Chancellor Angela Merkel will confront a stiffening challenge to form a government this week even after her record election victory as prospective coalition partners raise demands to open official talks.
With the leadership of Germany’s Greens party already casting doubt on negotiations with Merkel’s Christian Democratic-led bloc, the Social Democrats are hardening in their demand for a nationwide minimum wage of 8.50 euros ($11.51) an hour. Merkel’s faction will hold a second round of exploratory talks with the SPD today in Berlin and with the environmental Greens tomorrow.
“It’s clear above all that there won’t be a government with the SPD” without an obligatory minimum wage, SPD General-Secretary Andrea Nahles told Bild am Sonntag in an interview yesterday. “Our members won’t accept anything else.”
The difficulty for Merkel of navigating coalition talks belies winning the biggest election victory since German reunification. The vote three weeks ago put Merkel’s Christian Democratic Union and the Bavarian CSU five seats short of an absolute majority, rendering any negotiating party an overshadowed junior partner.
After CDU, CSU and SPD negotiators met for a three-hour meeting on Oct. 4 to set the tone, the 21 interlocutors are scheduled to reconvene at 4 p.m. today in central Berlin to tackle differences on issues such as labor policy and the European debt crisis.
While SPD Chairman Sigmar Gabriel last week signaled a softening on the party’s demand to raise taxes, the ultimatum on the minimum wage underscores the difficulty of bridging differences. Merkel rejected a statutory minimum wage throughout the campaign, preferring an industry-by-industry approach that allows wages to be set by collective bargaining.
Over the weekend, Merkel reiterated her support for industry-determined wages, showing no hint of compromise.
“The government has introduced branch-specific minimum wages for more than 4 million employees in the last four years,” the chancellor said in a podcast ahead of a speech she’ll give on Oct. 16 to the IG-BCE labor union.
In the Bild interview, the SPD’s Nahles raised the stakes and said today’s meeting should be the deciding moment.
Merkel’s bloc “shouldn’t assume that there will automatically be a third round of exploratory talks,” Nahles said. “We need concrete indications already on Monday on whether entering coalition talks would make sense.”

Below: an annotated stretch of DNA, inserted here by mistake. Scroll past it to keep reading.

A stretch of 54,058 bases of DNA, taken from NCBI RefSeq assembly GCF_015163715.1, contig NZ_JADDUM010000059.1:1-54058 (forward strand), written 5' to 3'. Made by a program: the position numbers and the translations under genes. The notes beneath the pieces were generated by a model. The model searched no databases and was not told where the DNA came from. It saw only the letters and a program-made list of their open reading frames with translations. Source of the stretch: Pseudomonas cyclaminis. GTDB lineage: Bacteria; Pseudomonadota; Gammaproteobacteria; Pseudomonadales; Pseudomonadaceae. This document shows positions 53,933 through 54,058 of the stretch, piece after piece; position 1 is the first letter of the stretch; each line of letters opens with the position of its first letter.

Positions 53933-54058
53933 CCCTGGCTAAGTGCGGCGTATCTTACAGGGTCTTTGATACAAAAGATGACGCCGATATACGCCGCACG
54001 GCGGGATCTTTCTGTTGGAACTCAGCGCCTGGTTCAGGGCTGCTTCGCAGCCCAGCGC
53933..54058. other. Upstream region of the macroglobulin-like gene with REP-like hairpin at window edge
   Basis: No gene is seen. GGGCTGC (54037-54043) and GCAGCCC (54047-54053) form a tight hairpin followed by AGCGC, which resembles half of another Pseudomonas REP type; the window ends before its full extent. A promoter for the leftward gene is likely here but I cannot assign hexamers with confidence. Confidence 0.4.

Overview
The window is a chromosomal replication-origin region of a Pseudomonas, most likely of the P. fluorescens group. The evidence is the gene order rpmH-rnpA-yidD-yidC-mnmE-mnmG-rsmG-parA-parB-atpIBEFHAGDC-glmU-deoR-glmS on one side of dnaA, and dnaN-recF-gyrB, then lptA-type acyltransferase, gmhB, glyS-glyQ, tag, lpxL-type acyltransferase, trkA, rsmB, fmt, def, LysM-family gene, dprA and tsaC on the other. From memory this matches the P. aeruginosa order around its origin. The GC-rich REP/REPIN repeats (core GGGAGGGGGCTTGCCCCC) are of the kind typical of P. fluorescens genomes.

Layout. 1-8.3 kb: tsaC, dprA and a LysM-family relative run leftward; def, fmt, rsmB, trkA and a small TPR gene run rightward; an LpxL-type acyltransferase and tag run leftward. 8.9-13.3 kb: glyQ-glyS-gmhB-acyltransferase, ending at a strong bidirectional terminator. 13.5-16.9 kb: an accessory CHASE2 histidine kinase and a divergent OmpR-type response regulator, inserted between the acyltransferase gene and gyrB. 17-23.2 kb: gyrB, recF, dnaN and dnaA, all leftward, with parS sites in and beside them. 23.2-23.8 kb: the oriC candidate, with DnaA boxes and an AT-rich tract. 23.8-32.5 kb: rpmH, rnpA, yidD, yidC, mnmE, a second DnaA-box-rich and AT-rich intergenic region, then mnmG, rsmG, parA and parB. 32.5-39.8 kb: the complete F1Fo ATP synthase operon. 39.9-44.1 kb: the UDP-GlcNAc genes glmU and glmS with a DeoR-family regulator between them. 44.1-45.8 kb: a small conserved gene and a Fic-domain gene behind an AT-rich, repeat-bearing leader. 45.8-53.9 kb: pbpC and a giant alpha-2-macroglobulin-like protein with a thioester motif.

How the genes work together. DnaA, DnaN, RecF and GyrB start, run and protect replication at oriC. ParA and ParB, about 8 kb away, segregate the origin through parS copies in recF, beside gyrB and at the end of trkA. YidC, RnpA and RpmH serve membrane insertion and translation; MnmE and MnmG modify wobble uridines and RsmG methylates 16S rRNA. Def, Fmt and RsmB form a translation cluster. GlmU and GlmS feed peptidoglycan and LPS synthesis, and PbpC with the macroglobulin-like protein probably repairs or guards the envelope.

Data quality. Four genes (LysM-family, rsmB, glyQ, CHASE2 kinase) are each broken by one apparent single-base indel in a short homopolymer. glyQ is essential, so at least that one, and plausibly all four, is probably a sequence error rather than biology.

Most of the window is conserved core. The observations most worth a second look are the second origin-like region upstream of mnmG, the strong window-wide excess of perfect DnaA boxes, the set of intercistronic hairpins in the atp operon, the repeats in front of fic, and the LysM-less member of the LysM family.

Terms of a Deal
Still, most signals pointed to the likelihood of an eventual agreement between Merkel and the SPD for a “grand coalition,” reprising a government of the rival factions that Merkel oversaw in her first term between 2005 and 2009.
CDU and CSU party officials were preparing an offer to the SPD that would involve a minimum wage, limits on part-time jobs and higher pensions, Leipziger Volkszeitung reported. In return, the SPD would reject jointly issued euro bonds, the newspaper said, citing unidentified party officials.
Some 52 percent of Germans support a grand coalition, an Emnid poll published in Bild yesterday showed, while only 25 percent back a government with the Greens. Hamburg’s SPD mayor, Olaf Scholz, a party vice-chairman, joined members of his bloc who say that a grand coalition is the best option to confront Germany’s challenges over the coming years.
’’Voters have given us a mandate to make something out of the election result,’’ he told Der Spiegel.
The SPD will convene a party meeting of some 200 delegates on Oct. 20 to decide on whether to proceed with any talks. Any coalition agreement that the parties reach in the weeks after would then have to put to an SPD member vote, a prospect that gives the party’s negotiators leverage with Merkel.
The chancellor told lawmakers from her party last week that she wants clarity on coalition building by Oct. 22, the first day that the new lower house, or Bundestag, meets.
While Nahles last month raised the possibility that coalition talks could last until January, Finance Minister Wolfgang Schaeuble, a CDU member, said Germany could have a new government in a about month, sooner than expected.
Meanwhile, Green party leaders expressed skepticism about a coalition with Merkel following exploratory talks between the groups on Oct. 10. Winfried Kretschmann, the Green premier of the southwestern state of Baden-Wuerttemberg, said the next day that such a coalition was “not very likely.”
“It would be an enormous challenge to shoulder,” Kretschmann told reporters after a session of the upper house of parliament, or Bundesrat, Oct. 11. “That’s why I think it’s not very likely that black-green will happen,” he said, using terms for Germany’s color-coded political factions.
Merkel’s CDU/CSU won 311 seats out of 631 in the Bundestag, requiring her to form a coalition to have a majority. The SPD has 193, while the Greens won 63. The anti-capitalist Left Party has 64 seats.
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